Upset? Yes. Crushed? You bet. Disappointed? Absolutely.


But I was determined to trust. Until I realized that trusting God was too dangerous because His love didn’t seem safe. He refused to give me what I wanted. To not answer my prayer the way I wanted seemed mean. So maybe He didn’t love me as much as He said He did.


The Flaw


My flaw? (Besides thinking I could boss God around?) was this: I was looking at God’s love through the broken glass of my own life. When I view God’s love through my brokenness, I see warped love. But when I view God’s love through His lens: I see a perfect love that casts out fear. I see a love that watched His son bleed a violent death so that I might know Him intimately as Father, Hope, Light and Life. I see a love that gave all so that I might know a hope and peace that defies all human explanation.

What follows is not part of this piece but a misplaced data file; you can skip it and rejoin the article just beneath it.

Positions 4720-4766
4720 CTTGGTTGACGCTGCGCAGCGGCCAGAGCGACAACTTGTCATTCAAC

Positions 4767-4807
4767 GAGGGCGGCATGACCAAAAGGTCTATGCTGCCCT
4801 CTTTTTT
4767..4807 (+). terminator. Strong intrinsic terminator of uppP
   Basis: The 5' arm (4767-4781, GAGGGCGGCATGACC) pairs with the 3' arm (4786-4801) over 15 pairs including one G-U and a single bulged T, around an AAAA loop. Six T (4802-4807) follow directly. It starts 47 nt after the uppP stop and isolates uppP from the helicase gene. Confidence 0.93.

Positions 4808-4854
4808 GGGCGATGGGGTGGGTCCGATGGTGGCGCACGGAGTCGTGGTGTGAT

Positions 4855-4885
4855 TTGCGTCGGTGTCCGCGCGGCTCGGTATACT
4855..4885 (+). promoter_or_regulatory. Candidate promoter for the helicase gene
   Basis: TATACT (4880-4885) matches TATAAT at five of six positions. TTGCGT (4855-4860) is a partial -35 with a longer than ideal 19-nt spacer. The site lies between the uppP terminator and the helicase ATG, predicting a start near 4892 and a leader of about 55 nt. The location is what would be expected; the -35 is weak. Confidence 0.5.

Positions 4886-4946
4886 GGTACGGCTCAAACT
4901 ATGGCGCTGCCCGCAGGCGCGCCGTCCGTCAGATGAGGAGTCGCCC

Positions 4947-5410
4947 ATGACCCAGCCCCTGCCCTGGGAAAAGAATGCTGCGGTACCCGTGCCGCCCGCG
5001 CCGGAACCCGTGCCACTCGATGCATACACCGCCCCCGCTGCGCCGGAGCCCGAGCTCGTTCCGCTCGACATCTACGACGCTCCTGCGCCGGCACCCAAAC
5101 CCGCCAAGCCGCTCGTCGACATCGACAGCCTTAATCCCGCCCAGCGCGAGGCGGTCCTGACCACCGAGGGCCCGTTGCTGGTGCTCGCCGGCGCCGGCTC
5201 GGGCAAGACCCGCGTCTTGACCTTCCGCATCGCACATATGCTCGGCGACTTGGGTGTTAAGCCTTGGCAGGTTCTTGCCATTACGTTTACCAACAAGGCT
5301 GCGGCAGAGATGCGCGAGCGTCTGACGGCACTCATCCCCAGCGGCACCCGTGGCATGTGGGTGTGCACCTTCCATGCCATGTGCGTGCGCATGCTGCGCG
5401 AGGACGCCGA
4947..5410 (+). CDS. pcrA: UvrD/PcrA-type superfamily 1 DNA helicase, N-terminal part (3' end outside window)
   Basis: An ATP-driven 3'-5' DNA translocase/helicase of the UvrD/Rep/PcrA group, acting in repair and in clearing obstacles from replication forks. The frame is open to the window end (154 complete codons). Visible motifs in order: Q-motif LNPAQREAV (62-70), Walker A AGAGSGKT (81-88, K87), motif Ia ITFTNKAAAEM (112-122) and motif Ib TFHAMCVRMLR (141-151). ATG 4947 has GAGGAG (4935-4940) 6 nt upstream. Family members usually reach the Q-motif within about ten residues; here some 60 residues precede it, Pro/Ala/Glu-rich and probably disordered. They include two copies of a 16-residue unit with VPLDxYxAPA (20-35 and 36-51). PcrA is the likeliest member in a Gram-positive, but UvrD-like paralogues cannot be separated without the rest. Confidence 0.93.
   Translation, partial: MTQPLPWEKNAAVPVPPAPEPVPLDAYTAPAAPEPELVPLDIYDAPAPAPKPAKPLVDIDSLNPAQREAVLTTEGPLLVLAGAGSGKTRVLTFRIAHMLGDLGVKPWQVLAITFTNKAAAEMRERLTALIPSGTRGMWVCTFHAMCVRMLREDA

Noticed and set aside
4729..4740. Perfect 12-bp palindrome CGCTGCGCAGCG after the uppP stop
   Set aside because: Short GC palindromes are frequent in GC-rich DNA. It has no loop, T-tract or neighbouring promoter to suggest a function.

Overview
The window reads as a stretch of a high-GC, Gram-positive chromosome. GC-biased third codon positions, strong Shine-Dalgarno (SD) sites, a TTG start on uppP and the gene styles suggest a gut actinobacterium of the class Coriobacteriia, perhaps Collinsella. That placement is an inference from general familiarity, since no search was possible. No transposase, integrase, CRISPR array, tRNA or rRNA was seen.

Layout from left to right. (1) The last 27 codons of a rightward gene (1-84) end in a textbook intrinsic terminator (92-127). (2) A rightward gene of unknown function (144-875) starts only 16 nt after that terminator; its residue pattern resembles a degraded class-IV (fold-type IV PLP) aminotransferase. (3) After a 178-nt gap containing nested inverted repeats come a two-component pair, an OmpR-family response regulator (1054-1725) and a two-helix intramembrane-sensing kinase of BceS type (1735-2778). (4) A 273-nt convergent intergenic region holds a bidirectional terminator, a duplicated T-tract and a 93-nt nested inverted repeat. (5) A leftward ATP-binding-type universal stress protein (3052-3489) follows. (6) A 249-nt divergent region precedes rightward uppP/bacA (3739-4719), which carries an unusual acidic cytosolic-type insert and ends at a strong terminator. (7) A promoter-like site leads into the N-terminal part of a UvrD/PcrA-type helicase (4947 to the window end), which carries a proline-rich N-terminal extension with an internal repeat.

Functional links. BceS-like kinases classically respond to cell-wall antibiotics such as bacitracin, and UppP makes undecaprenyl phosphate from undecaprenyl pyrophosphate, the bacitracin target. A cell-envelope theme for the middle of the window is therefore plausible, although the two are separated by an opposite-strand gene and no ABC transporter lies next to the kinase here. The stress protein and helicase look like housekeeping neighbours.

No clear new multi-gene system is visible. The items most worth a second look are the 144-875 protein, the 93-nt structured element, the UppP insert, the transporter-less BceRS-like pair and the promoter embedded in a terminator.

When I base my understanding on God’s love by what He does or does not do for me, I am doomed to struggle to trust Him. But when I base my understanding on God’s love on His character and His word, I am assured an unshakable trust.


Unshakable. Who wouldn’t love that? Who can really, truly understand that? Nothing in our finite world is unshakable. Buildings collapse. People disappoint. Jobs fail. Governments corrode.




But God. His love is steadfast. Unmovable. Unwavering. Resolute. Constant. Relent-less. Singleminded. Unyielding.


We get hit with bad news and our world is shaken. So we question whether God really loves us, but instead of confronting that issue, we decide we just need to trust Him more. We try harder, but then struggler harder when the bad things don’t quit hitting us.


We equate love of God with peaceful lives, answered prayers, and clear paths.


We don’t equate God’s love to trials, desert experiences, and dim paths.


However, God’s love transcends what we see, feel, or experience. It’s something we receive in faith, believe in faith, and grow in faith.